Morgan, Robert C., "Drawing Deep", Cover Magazine, November 1994. 

Adams, Brooks, "Slow Art at PS 1", Art in America, October 1992


About the Artist

1956 , United States

Jill Moser is an American abstract artist whose work explores the intersection of “painting, writing and the animated image.” 
She lives and works in New York City.


Education

Moser earned her B.A. from Brown University, Providence, Rhode Island, in 1978, and her M.F.A. from Hunter College, New York, in 1981. 
She has been awarded a New York Foundation for the Arts Painting Fellowship and a Max Beckmann Scholarship in Painting from the Brooklyn Museum. 
She has taught at Princeton, Virginia Commonwealth University, and several other prestigious institutions.


Technique

Moser has an interdisciplinary practice that includes painting, printmaking, drawing and collage. 
Her printmaking includes a diverse array of techniques, such as lithograph, etching, monoprint, intaglio, and screen printing. 
Her work can be understood in relation to the history of written language—marks that carry meaning. 
Her brush marks are lyrical, gestural and calligraphic. 
The lines and forms at first appear spontaneous, yet they evolve through a methodical, indexical process. 
Moser constructs her compositions in terms of figures on a ground. The surfaces are layered and textured, creating a sense that the lines, marks and figures are suspended in dimensional space. 
Color and tone add emotional and visual weight to the work, creating pictures that are at the same time self-referential, revelatory of the process of their making, and open to the interpretation of viewers.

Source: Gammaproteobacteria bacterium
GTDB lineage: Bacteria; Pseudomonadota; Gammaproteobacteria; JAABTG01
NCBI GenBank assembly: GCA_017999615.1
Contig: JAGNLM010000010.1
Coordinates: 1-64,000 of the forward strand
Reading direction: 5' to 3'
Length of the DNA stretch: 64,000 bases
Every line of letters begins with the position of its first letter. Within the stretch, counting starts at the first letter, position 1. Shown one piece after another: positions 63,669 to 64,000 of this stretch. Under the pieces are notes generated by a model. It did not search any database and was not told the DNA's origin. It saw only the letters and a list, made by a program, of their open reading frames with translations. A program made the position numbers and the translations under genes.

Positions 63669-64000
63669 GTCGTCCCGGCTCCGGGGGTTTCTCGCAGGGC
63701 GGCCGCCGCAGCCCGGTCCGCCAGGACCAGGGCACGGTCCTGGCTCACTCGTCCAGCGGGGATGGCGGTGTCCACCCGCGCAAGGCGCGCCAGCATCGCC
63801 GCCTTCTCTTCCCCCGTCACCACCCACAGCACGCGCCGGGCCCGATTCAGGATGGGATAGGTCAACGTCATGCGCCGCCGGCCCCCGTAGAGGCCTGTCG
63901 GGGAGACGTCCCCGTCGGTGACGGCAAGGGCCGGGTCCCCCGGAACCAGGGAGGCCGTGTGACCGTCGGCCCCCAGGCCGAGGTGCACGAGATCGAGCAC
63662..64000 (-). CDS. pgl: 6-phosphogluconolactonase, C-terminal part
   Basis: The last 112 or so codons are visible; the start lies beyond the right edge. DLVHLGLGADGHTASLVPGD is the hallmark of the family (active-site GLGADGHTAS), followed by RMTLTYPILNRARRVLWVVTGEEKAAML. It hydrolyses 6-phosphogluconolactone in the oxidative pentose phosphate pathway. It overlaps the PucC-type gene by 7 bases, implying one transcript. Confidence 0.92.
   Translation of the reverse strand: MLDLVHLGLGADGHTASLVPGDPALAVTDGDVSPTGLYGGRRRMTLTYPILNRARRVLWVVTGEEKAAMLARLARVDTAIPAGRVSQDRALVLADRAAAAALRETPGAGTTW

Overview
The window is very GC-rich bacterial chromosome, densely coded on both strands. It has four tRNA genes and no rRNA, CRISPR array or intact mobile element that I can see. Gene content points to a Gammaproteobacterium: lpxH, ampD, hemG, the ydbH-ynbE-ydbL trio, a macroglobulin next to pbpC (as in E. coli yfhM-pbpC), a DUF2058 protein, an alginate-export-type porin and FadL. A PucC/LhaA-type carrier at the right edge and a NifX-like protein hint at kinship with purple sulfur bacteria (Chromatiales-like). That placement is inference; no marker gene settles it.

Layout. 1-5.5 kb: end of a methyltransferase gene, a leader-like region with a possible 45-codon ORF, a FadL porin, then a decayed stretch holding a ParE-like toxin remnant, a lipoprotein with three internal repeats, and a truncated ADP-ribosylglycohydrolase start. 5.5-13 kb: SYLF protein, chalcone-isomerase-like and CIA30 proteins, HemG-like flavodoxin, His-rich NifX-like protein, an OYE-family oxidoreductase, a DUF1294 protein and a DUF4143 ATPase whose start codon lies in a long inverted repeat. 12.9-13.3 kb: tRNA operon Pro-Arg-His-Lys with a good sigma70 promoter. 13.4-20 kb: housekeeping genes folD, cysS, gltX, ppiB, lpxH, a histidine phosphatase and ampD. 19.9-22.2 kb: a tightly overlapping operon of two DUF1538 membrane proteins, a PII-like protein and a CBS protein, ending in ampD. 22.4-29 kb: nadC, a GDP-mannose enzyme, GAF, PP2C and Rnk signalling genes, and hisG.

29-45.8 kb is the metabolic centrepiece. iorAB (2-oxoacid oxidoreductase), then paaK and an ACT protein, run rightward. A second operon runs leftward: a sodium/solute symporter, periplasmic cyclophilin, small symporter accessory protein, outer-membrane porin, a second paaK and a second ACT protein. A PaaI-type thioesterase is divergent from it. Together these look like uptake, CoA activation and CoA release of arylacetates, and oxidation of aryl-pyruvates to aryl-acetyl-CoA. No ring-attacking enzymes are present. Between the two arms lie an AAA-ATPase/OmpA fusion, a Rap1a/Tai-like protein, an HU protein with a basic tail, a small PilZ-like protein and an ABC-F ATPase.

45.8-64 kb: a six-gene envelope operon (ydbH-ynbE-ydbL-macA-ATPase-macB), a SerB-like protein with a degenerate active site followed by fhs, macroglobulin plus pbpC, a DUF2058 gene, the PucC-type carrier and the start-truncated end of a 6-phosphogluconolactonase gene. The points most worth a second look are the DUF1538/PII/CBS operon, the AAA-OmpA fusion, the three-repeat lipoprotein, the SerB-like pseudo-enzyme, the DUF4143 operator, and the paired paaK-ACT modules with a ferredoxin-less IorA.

Inspiration

Moser is inspired by languages, whether written, visual, indexical, or gestural. 
She seeks balance similar to that sought by a poet—between conveying enough meaning that the viewer has a guided revelatory experience, and allowing enough room for surprise during the creation and presentation of the work that additional layers of meaning can emerge. 
She also finds inspiration in such things as the language of filmmaking, the history of symbology, and the collaborative process, for example inviting writers to contribute texts that Moser then interprets into abstract visual compositions.


Relevant Quotes

In their article about Moser on RomanovGrave.com, Fintan Boyle and Jennie Nichols wrote, “the sign, the word, the utterance, the shot, the mark as not transparent, but as sites of contested possibilities drenched in unending layers of connotation. It is this particular filtering of language and sign making that shaped Moser’s early work. And language, as writing, as graphic icon, as bearer of meaning, as a bundle of loose lipped conventions we all share and trade in has always, and continues to be a model in Moser’s work.”


Exhibitions

Moser has exhibited extensively around the world, including at the Smithsonian American Art Museum and the Museum of Fine Arts Houston.


Collections

Her work is in the collections of the Museum of Modern Art New York, the Art institute of Chicago, the National Gallery of Art, the Metropolitan Museum of Art, the Seattle Art Museum, and many others.


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About the Gallery

Address

London, 160 Fernhead Road, Maida Vale

IdeelArt is a curated online only art gallery dedicated to contemporary abstract art, offering a representative selection of qualitative works from international established abstract artists....